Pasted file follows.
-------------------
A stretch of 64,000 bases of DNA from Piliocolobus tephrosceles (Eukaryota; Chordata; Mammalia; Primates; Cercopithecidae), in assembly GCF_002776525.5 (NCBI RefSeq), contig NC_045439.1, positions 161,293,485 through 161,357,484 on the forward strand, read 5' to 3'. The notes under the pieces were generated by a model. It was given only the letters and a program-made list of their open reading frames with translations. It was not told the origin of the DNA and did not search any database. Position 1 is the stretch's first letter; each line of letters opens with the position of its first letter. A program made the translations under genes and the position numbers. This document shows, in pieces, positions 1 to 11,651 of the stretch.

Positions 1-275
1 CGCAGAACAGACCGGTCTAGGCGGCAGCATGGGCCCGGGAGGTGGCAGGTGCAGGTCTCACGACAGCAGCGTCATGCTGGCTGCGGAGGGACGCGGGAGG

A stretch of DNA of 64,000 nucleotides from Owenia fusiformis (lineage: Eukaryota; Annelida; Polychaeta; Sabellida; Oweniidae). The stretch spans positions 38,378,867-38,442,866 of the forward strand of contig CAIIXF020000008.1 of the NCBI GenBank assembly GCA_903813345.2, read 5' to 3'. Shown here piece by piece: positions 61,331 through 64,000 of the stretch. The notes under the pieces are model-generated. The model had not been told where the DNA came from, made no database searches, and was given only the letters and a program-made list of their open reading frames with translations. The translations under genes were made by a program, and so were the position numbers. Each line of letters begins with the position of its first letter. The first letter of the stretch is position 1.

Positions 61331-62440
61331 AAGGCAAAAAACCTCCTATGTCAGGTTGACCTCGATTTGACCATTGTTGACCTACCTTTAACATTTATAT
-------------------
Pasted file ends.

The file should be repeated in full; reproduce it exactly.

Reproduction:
A stretch of 64,000 bases of DNA from Piliocolobus tephrosceles (Eukaryota; Chordata; Mammalia; Primates; Cercopithecidae), in assembly GCF_002776525.5 (NCBI RefSeq), contig NC_045439.1, positions 161,293,485 through 161,357,484 on the forward strand, read 5' to 3'. The notes under the pieces were generated by a model. It was given only the letters and a program-made list of their open reading frames with translations. It was not told the origin of the DNA and did not search any database. Position 1 is the stretch's first letter; each line of letters opens with the position of its first letter. A program made the translations under genes and the position numbers. This document shows, in pieces, positions 1 to 11,651 of the stretch.

Positions 1-275
1 CGCAGAACAGACCGGTCTAGGCGGCAGCATGGGCCCGGGAGGTGGCAGGTGCAGGTCTCACGACAGCAGCGTCATGCTGGCTGCGGAGGGACGCGGGAGG

A stretch of DNA of 64,000 nucleotides from Owenia fusiformis (lineage: Eukaryota; Annelida; Polychaeta; Sabellida; Oweniidae). The stretch spans positions 38,378,867-38,442,866 of the forward strand of contig CAIIXF020000008.1 of the NCBI GenBank assembly GCA_903813345.2, read 5' to 3'. Shown here piece by piece: positions 61,331 through 64,000 of the stretch. The notes under the pieces are model-generated. The model had not been told where the DNA came from, made no database searches, and was given only the letters and a program-made list of their open reading frames with translations. The translations under genes were made by a program, and so were the position numbers. Each line of letters begins with the position of its first letter. The first letter of the stretch is position 1.

Positions 61331-62440
61331 AAGGCAAAAAACCTCCTATGTCAGGTTGACCTCGATTTGACCATTGTTGACCTACCTTTAACATTTATAT